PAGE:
The discovery of witchcraft : proving the common opinions of witches contracting with devils, spirits or familiars…Whereunto is added An excellent discourse of the nature and substance of devils and spirits… (1654, 2nd ed. containing new material)

Intended as an exposé of medieval witchcraft this book contains what is believed to be the first published material on magic, and was subsequently the basis for many magic books in the 17th and 18th centuries, and even modern grimoires. Shakespeare is credited with using it as source material for his witches in Macbeth.


Glanvill, Joseph (1636-1680)
Saducismus triumphatus, or, Full and plain evidence concerning witches and apparitions in two parts, the first treating of their possibility, the second of their real existence. (1700, 3rd ed. with additions)

A collection of 17th century folklore and accounts about witches counteracting the scepticism of their existence. Glanvill believed that to deny the existence of spirits and demons was to embrace atheism, and this should be overcome through science. This book influenced Cotton Mather’s justification of the Salem witch trials in America (Wonders of the invisible world, 1693).


Aquinas, Thomas (1225-1274)
Summa contra gentiles malleus hereticorum merito nuncupata (1519 ed.)  (signed by John Dee - Feb 1556)

The father of Thomistic philosophy and theology, this work discusses divine truth and human truth. Of specific interest is the signature of John Dee, Elizabethan mathematician, astrologer, and magician whose unique private library of 3,000 volumes ended up being stolen, scattered and sold during his lifetime. Queen Elizabeth I called him ‘my philosopher’ yet his involvement in the occult ultimately led to his fall from grace.


Agrippa, Henry Cornelius (1486-1535)
Three books of occult philosophy (1651)

A significant contribution to Renaissance occult philosophy, the three books are concerned with Elemental, Celestial and Intellectual magic. Originally published in Latin in 1531, although it had circulated in manuscript form since 1510, this edition is the first English translation. A major influence on figures such as John Dee, it remains a key esoteric text even today.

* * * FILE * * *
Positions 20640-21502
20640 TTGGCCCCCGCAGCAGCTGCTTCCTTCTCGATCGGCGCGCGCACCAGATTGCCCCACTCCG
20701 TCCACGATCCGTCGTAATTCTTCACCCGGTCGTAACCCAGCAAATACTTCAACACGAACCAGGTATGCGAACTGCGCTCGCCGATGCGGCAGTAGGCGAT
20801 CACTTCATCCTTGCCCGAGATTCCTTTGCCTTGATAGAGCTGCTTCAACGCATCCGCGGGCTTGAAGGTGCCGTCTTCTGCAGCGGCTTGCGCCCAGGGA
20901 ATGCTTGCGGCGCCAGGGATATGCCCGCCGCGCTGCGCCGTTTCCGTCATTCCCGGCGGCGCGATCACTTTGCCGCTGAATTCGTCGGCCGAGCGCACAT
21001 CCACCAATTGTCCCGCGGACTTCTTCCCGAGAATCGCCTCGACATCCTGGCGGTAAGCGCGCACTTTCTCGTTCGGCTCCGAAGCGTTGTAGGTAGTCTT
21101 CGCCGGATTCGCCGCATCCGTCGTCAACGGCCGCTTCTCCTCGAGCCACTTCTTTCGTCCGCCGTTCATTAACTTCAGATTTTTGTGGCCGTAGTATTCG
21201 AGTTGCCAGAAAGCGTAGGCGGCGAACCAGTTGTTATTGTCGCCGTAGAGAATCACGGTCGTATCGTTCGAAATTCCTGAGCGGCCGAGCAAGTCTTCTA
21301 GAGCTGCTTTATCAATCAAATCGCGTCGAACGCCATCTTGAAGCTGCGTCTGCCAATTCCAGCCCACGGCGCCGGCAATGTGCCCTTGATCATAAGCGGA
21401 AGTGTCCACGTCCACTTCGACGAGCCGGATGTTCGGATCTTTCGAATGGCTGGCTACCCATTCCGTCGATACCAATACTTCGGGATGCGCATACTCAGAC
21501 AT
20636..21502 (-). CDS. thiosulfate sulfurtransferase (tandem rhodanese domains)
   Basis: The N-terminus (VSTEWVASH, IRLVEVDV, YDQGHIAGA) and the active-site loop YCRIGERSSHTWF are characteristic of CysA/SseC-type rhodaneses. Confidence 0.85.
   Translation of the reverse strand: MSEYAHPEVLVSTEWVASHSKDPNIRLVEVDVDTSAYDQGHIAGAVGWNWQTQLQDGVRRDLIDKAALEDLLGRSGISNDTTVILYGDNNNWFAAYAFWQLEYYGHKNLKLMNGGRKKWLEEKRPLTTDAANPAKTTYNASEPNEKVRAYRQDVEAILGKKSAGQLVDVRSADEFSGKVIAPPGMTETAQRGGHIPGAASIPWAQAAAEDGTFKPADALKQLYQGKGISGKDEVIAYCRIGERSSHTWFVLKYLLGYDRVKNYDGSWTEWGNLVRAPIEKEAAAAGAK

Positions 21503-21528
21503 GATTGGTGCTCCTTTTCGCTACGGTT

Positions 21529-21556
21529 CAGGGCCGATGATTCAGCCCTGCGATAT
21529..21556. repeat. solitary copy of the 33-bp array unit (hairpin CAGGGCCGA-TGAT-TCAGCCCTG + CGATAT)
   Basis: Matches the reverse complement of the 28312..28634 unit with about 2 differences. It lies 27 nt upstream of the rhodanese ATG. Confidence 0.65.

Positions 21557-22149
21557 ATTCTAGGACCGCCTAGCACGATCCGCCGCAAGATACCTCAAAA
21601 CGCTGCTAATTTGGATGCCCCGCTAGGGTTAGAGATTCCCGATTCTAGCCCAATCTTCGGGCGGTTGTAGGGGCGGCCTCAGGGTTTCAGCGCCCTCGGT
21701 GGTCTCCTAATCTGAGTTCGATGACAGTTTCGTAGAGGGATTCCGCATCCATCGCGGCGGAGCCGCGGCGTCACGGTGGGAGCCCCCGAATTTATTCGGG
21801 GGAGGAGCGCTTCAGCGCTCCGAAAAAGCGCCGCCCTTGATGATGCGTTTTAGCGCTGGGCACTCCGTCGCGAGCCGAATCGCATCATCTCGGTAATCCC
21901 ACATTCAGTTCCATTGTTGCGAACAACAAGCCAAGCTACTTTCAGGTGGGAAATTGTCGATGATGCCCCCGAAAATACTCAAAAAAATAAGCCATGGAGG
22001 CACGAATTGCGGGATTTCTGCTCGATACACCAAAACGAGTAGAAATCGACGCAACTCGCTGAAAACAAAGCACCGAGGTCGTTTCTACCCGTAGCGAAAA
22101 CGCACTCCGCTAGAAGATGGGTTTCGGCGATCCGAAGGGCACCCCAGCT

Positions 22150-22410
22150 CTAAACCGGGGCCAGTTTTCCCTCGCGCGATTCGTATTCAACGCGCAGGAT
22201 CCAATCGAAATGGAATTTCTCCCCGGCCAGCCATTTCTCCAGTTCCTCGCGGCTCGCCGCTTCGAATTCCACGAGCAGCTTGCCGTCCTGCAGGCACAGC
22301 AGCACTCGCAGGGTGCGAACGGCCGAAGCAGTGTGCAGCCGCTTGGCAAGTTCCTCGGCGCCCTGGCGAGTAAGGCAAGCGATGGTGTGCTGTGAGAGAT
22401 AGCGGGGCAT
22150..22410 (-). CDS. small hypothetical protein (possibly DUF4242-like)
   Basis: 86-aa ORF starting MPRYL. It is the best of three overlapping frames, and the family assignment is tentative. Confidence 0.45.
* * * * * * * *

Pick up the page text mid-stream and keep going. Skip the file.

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The Reformation
A Revolution in Religion

The Protestant Reformation began with Martin Luther in 1517, and concluded in 1648.  Throughout that time the Reformers were able to spread their ideas widely and relatively quickly thanks to the new printing presses. From pamphlets containing sermons and points of doctrine, to newly translated editions of the Bible that brought scripture directly to the people, the printed word helped bring about a revolution in religion. The Cardiff Rare Books collection contains many of these historical documents, several of which are exceptionally rare copies.


Luther, Martin (1483-1546)
A commentarie upon the fiftene psalmes, called psalmi graduum, that is psalmes of degrees: faithfully copied out of the lecture of D. Martin Luther…translated out of Latine into Englishe by Henry Bull (1577)

A German monk, priest and academic who played a major role in the Protestant Reformation, Luther’s theology challenged the Catholic Church on many points, resulting in his excommunication in 1521. His translation of the Bible into German, making it accessible to the people, also influenced the translation into English by Tyndale.  His last sermon was delivered three days before his death.

Martin Luther, A commentarie upon the fiftene psalmes, 1577


Tracy, William (?-1530)
The testament of Master Wylliam Tracie esquier, expounded both by William Tindall and John Frith (1535)

A Justice of the Peace during the reign of Henry VIII, on his death his will was seen as an heretical document as it expressed the Lutheran belief in ‘justification by faith’; consequently his body was exhumed and burnt at the stake. The will became a sacred text to Protestant reformers; this is a rare copy of the first published edition.


Zwingli, Ulrich (1484-1531)
The ymage of bothe pastoures (1550)

Humanist, scholar and leader of the Reformation in Switzerland, Zwingli’s theology is based mainly on the Scriptures. Although his name is not so widely known today, he has been called the ‘Third man of the Reformation’ after Luther and Calvin. A crimson Moroccan binding of a rare copy is exhibited here.


Calvin, John (1509-1564)
Institutio Christianae religionis (1561)

Calvin’s seminal work on Protestant theology. After he broke away from the Catholic Church in 1530 he became an influential figure in the development of the system of Christian theology that came to be known as Calvinism. Institutio Christianae religionis was his magnum opus, and was revised several times throughout his lifetime.


Tyndale, William (1494-1536)
The practyse of prelates. Whether the Kinges grace maye be separated from hys Quene, because she was his brothers wyfe (1530)

Tyndale completed the first substantial English translation of the Bible, based on Hebrew and Greek texts, which was seen to be a direct challenge to the Catholic Church. He went on to produce this polemic opposing Henry VIII’s divorce from Catherine of Aragon, and attacking Cardinal Wolsey. In 1536, condemned on a charge of heresy, he was strangled then burnt at the stake.


Tyndale, William (1494-1536), Frith, John (1503-33), Barnes, Robert (1495-1540)